The latest escalation came this month when Washington threatened to add an additional 10 per cent levy on US$300 billion (S$415 billion) worth of Chinese imports on Sept 1 before backing off shortly after.
Last Tuesday, the US said it would delay duties on mobile phones, laptops and various other consumer goods to Dec 15, potentially softening their impact on Christmas sales. The row is also partly behind Singapore’s move to slash its full-year growth projections. So what does a long-drawn trade conflict mean for consumers here?
Higher prices for some items, lower for others
A protracted trade fight could lower the prices of some items if the world’s two largest economies look to new markets for their goods or services, said CIMB Private Banking economist Song Seng Wun. With tariffs weighing on trade between them, the US and China could decide to sell more to other markets instead, including to Singapore, pushing prices down.
The affected goods could include perishable agriculture produce such as US berries and soya beans, which are expected to see surpluses hitting record highs this year, following a fall in exports to China amid the trade war.
Ms Selena Ling, head of treasury research and strategy at OCBC Bank, said that if China decided to import commodities from Southeast Asia instead of the US, for example, prices here could also rise from the increased demand. While prices could increase because an imported product from the US or China may have components that have had tariffs imposed on them, Mr Song said firms will likely have to absorb the added cost in order to sell their products here.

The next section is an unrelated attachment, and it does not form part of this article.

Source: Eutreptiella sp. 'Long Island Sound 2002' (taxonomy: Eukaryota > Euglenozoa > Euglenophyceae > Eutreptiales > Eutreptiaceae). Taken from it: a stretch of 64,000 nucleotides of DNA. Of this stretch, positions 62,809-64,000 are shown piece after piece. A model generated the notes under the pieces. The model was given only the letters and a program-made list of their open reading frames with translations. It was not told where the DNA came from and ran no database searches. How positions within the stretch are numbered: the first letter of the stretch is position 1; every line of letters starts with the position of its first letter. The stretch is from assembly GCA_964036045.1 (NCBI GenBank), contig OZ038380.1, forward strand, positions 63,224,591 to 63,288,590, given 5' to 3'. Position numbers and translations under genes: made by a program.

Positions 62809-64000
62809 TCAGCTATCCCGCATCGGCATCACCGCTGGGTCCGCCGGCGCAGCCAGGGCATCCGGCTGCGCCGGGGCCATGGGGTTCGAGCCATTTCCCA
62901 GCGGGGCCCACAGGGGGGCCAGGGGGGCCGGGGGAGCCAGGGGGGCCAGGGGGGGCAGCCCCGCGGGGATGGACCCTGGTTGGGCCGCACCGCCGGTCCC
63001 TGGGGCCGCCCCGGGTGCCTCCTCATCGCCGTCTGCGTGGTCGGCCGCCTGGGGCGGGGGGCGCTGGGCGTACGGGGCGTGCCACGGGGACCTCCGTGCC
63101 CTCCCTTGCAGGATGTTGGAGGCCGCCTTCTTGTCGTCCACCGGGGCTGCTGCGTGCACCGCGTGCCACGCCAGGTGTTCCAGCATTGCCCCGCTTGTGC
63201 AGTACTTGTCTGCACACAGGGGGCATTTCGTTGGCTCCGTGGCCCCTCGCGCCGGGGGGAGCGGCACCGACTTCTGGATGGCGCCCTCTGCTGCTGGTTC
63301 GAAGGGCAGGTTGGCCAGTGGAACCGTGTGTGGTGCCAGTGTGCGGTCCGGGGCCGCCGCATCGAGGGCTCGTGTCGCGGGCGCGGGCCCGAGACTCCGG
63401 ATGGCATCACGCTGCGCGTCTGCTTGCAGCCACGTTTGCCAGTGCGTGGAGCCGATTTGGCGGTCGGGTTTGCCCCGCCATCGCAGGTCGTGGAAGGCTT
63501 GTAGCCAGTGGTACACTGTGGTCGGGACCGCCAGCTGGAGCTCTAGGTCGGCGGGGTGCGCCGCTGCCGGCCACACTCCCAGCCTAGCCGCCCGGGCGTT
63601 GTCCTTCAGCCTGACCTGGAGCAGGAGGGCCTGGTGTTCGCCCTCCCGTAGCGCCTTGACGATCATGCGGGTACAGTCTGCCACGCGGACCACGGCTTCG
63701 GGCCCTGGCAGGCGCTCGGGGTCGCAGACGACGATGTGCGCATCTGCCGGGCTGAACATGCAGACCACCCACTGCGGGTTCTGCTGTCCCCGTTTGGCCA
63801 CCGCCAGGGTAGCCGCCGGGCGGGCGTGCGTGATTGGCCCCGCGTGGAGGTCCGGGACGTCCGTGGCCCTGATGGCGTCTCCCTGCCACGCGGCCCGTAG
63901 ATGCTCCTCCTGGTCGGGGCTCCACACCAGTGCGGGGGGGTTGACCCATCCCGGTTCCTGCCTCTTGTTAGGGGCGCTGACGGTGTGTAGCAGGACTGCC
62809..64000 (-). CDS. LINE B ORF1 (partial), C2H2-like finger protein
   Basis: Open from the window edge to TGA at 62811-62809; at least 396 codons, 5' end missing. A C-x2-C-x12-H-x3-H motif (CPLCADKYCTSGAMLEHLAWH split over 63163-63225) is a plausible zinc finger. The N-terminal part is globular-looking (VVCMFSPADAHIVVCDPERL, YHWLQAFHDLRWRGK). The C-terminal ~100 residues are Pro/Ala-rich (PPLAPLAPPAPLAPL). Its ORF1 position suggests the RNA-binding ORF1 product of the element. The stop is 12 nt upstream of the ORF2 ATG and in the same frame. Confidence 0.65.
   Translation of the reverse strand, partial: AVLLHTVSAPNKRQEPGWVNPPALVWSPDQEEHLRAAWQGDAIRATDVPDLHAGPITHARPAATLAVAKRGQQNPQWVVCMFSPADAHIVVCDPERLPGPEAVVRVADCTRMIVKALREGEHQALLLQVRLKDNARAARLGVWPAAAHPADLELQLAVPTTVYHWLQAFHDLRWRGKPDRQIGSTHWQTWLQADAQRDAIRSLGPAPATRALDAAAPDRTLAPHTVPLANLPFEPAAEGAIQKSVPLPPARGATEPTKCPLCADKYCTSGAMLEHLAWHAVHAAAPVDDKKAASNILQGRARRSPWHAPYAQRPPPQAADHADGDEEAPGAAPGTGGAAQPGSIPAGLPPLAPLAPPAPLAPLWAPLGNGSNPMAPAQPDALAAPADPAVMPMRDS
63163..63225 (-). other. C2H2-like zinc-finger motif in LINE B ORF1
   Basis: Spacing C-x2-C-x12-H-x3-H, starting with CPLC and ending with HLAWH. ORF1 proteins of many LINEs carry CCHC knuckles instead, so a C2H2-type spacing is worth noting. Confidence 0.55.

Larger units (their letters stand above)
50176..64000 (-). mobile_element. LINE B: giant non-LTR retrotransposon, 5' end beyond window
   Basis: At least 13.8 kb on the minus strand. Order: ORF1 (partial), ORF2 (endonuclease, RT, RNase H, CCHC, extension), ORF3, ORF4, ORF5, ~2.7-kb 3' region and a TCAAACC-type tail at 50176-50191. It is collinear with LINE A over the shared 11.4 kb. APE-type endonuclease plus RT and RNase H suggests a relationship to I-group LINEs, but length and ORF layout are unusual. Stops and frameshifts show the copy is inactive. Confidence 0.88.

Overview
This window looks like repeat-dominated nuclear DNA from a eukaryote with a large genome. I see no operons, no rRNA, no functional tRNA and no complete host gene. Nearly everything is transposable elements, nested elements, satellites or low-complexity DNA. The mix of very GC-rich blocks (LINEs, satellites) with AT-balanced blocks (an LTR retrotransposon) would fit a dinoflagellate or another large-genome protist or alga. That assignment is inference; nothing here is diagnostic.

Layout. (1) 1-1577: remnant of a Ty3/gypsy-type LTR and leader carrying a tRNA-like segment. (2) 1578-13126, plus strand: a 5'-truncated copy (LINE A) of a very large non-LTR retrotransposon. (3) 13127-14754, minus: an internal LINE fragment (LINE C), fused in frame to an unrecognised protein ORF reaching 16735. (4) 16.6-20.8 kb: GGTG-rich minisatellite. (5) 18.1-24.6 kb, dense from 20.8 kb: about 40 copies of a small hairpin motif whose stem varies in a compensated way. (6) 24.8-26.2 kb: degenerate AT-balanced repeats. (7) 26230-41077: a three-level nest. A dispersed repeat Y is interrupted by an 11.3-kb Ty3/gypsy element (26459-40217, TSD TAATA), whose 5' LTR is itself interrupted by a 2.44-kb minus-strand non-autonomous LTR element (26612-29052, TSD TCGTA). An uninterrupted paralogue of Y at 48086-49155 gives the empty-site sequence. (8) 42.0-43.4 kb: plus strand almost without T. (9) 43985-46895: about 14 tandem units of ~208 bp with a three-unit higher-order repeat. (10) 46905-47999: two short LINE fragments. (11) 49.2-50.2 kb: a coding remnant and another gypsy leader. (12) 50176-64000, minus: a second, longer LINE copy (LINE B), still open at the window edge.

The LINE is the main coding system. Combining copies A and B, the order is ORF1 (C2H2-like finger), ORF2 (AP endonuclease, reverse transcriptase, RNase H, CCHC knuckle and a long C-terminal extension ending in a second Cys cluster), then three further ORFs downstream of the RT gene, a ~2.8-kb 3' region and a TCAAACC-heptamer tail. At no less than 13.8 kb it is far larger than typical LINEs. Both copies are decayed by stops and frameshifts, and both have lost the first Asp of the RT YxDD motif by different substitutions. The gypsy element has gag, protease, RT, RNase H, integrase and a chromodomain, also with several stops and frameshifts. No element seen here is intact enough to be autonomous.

Slower hiring conditions
Lower trade volumes and dampened demand from the US and China could hit companies supplying these markets. A decline in sales could force firms to embark on cost-cutting measures. Some companies in the semiconductor industry, for example, have been looking into layoffs while others have frozen headcounts. Many are still recruiting, but mainly to fill critical vacancies.
While the manufacturing sector has been the worst hit in Singapore, analysts warn of a fallout that could hit the overall labour market. DBS senior economist Irvin Seah said second-quarter data out last week showed that the services cluster, “a traditionally stable engine” for the economy, was waning.
Poor underlying sentiment and a slowdown in business activity have likely taken a toll on the sector, and could eventually impact the employment market.
Cheaper cost of funding
Interest rates across the world have been coming down in the wake of slower growth due to the fallout from the trade war, said Mr Song. “If you are looking to expand, because you have a product that is still in demand, it becomes easier to borrow to fund this expansion,” he added.
The US Federal Reserve lowered its benchmark interest rate last month, with officials citing the growing trade tensions as a risk to the economy. In the past weeks, the Reserve Bank of New Zealand and the central bank of the Philippines also cut interest rates, in New Zealand’s case by more than what was expected. Mr Song said capital flows tend to move to markets where interest rates are higher, and a Fed rate cut could lead to more capital coming to places like Singapore.
Uncertainty in stock market
A protracted trade war is likely to continue triggering stock market turmoil, particularly when the conflict escalates. All three major stock indexes in the US suffered big falls on Aug 5, shortly after President Donald Trump announced the latest 10 per cent tariffs.
While US stocks and Asian markets bounced back after news of the delay, which affects about half of the US$300 billion list, they have not clawed back the sizeable losses seen in recent months. Reuters reported that broad market sentiment remains fragile, given that the trade war is far from resolved.
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